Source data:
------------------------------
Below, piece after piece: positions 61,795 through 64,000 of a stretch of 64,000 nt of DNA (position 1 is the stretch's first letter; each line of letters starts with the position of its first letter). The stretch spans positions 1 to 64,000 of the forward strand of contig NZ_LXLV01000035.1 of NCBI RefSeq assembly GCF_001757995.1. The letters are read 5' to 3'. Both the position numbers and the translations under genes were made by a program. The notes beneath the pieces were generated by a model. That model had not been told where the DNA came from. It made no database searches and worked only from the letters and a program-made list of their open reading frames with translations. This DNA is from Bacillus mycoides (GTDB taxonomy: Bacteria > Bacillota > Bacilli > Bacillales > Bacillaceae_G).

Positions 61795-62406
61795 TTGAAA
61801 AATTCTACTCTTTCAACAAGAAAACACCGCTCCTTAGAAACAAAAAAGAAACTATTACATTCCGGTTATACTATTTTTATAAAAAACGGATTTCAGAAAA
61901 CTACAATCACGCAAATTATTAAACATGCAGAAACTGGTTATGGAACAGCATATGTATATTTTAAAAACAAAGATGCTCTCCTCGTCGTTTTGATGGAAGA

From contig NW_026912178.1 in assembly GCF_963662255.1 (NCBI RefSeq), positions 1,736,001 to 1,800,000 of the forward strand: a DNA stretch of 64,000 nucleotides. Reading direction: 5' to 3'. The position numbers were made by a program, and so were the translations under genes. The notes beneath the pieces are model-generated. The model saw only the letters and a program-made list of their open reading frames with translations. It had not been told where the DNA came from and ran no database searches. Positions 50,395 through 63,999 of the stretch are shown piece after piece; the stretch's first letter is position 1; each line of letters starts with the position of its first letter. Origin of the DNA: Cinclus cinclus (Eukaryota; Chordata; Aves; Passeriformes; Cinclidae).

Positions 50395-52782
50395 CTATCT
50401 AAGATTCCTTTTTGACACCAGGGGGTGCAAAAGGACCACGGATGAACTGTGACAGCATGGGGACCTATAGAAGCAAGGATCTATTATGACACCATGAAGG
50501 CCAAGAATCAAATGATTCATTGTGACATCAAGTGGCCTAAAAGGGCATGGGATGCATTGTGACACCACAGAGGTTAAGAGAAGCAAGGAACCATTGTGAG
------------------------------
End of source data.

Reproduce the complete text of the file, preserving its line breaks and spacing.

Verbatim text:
Below, piece after piece: positions 61,795 through 64,000 of a stretch of 64,000 nt of DNA (position 1 is the stretch's first letter; each line of letters starts with the position of its first letter). The stretch spans positions 1 to 64,000 of the forward strand of contig NZ_LXLV01000035.1 of NCBI RefSeq assembly GCF_001757995.1. The letters are read 5' to 3'. Both the position numbers and the translations under genes were made by a program. The notes beneath the pieces were generated by a model. That model had not been told where the DNA came from. It made no database searches and worked only from the letters and a program-made list of their open reading frames with translations. This DNA is from Bacillus mycoides (GTDB taxonomy: Bacteria > Bacillota > Bacilli > Bacillales > Bacillaceae_G).

Positions 61795-62406
61795 TTGAAA
61801 AATTCTACTCTTTCAACAAGAAAACACCGCTCCTTAGAAACAAAAAAGAAACTATTACATTCCGGTTATACTATTTTTATAAAAAACGGATTTCAGAAAA
61901 CTACAATCACGCAAATTATTAAACATGCAGAAACTGGTTATGGAACAGCATATGTATATTTTAAAAACAAAGATGCTCTCCTCGTCGTTTTGATGGAAGA

From contig NW_026912178.1 in assembly GCF_963662255.1 (NCBI RefSeq), positions 1,736,001 to 1,800,000 of the forward strand: a DNA stretch of 64,000 nucleotides. Reading direction: 5' to 3'. The position numbers were made by a program, and so were the translations under genes. The notes beneath the pieces are model-generated. The model saw only the letters and a program-made list of their open reading frames with translations. It had not been told where the DNA came from and ran no database searches. Positions 50,395 through 63,999 of the stretch are shown piece after piece; the stretch's first letter is position 1; each line of letters starts with the position of its first letter. Origin of the DNA: Cinclus cinclus (Eukaryota; Chordata; Aves; Passeriformes; Cinclidae).

Positions 50395-52782
50395 CTATCT
50401 AAGATTCCTTTTTGACACCAGGGGGTGCAAAAGGACCACGGATGAACTGTGACAGCATGGGGACCTATAGAAGCAAGGATCTATTATGACACCATGAAGG
50501 CCAAGAATCAAATGATTCATTGTGACATCAAGTGGCCTAAAAGGGCATGGGATGCATTGTGACACCACAGAGGTTAAGAGAAGCAAGGAACCATTGTGAG